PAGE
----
May I first of all express my appreciation to the hon. Member for Bournemouth, West (Sir J. Eden), not only for the way in which he has moved this Motion, but for the Motion itself. He has brought quite clearly before the House, Ministers and planners, the fact that one of the consequences of planning, which we must never forget, is the human effects flowing from it, particularly when we deal with the sort of changes that he has indicated are taking place in Bournemouth.
It is sometimes put forward as a criticism of planners that they look ahead to marvellous schemes, on paper, but sometimes forget that the whole purpose of planning is about people. My right hon. Friend, in introducing the Town and Country Planning Bill, which will make a number of significant changes in this respect, said "Planning is about people." We must make sure that plans are not likely to be wrong and to cause a great deal of unnecessary hardship. The hon. Gentleman has performed a great service in raising this matter.
I have a personal interest, and additional pleasure in replying in that in my very early days I lived in Christ-church. Some of the happiest days of my life were spent there, so I know something about this area and surrounding districts, and can appreciate the problems that the hon. Member has mentioned. When I was last in that part of Hampshire—I try to go there whenever I can —I was astonished at the change which had taken place even in the two years since I last went. We are up against profound changes, and the hon. Gentleman's constituency and a number of other constituencies will have suffered uncertainty and anxiety which I hope this debate will allay to some extent.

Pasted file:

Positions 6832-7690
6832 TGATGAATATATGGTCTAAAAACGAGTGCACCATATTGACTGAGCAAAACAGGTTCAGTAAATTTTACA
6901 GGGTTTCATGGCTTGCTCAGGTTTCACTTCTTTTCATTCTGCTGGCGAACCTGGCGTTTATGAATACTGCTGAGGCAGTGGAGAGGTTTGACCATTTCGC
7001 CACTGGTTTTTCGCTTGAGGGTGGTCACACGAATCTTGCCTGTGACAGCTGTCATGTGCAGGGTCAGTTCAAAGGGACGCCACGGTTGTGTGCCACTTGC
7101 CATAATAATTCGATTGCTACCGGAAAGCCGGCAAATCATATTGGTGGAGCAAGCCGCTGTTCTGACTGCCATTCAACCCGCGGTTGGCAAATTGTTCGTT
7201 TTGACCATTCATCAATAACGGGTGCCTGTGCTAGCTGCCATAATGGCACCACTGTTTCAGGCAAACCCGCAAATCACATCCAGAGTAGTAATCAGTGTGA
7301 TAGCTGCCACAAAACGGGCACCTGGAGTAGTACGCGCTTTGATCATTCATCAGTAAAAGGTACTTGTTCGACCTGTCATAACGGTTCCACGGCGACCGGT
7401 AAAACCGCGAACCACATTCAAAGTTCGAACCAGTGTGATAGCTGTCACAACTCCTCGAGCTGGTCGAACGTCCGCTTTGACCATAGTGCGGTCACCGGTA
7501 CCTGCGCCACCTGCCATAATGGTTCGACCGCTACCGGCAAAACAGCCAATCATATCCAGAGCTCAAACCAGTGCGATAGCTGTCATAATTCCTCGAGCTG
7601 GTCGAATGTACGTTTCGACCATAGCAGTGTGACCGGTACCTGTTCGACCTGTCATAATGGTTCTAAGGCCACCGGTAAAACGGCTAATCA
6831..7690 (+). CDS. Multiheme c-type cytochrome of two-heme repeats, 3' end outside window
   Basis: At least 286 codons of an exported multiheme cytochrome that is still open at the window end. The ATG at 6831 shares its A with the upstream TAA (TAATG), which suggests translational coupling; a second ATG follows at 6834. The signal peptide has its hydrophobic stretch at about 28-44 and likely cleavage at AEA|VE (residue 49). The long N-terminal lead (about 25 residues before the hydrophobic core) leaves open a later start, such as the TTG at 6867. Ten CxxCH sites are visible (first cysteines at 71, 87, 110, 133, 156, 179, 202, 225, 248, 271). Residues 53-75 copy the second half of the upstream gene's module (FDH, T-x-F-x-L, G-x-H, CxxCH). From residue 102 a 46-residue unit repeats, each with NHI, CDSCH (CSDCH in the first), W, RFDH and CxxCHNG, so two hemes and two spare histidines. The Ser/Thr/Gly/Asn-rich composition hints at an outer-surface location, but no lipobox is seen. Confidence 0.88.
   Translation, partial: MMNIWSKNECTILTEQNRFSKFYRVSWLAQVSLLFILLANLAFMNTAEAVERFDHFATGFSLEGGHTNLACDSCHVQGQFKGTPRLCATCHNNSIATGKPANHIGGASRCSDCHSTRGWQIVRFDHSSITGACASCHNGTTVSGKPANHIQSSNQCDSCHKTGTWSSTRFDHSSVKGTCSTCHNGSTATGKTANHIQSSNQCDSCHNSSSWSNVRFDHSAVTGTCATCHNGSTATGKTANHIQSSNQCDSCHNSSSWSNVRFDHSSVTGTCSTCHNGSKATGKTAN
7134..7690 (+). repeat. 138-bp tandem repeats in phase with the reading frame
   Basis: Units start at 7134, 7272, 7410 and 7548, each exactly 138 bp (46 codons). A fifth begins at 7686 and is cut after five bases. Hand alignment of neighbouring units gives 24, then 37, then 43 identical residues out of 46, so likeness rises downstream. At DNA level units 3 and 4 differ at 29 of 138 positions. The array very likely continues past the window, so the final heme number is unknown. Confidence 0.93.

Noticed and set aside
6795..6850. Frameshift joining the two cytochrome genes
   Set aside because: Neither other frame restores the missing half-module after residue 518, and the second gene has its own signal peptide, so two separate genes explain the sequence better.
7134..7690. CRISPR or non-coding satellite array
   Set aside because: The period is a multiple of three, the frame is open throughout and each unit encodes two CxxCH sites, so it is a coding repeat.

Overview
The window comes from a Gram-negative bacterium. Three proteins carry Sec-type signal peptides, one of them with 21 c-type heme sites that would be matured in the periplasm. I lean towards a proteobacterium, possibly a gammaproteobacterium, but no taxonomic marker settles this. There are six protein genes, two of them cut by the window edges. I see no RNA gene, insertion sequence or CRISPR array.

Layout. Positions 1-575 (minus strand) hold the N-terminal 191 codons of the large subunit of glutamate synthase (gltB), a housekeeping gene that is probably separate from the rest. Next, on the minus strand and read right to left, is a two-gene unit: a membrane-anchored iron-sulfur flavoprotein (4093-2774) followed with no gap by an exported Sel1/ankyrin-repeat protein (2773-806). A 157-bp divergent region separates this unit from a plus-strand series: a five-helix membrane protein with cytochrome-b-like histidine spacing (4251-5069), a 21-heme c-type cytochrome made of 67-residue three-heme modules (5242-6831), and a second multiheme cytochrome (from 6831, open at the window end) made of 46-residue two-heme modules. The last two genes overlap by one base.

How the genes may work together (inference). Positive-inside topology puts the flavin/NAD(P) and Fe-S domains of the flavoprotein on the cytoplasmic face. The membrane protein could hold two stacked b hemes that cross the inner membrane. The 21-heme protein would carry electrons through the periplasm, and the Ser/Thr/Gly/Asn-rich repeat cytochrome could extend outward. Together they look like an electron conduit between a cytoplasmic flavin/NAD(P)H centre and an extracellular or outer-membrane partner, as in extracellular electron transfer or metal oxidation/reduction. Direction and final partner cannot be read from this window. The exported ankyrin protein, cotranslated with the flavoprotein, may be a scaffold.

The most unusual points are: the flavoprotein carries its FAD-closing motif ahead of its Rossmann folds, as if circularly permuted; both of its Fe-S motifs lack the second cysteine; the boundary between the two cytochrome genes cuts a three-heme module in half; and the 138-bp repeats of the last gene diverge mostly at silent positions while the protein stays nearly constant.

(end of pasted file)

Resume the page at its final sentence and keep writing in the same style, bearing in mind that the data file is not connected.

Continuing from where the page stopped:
We are in a period of rapid transition. The hon. Gentleman referred to the number of motor cars. I said the other day that the number is almost frightening. It does not do any good to be frightened about it, but the thought of 20 million motor cars being on the road by 1980 is not one which I exactly welcome. Unless we are very careful in our forward planning, we shall do untold harm not only to the hearts of our cities and countryside, as I said in the speech which has been quoted, but to the lives of people in other communities. Every time we create a one-way street we may bring traffic into quiet side streets which previously were peaceful. We must do this only if we are absolutely sure that it is essential.
I mention those preliminary points because they are very much in our minds. As I am sure the hon. Gentleman realises, we are in constant consultation with the Ministry of Transport on these points and both Departments bear them in mind. There is the utmost coordination. I am not sure whether in the early days the Departments should have got together more than they did. We must provide in the best way possible for technological changes, including changes in transport. It has been said by the British Road Federation—I do not know whether it is right—that there are about 55 cars per mile of road in this country. This poses enormous problems.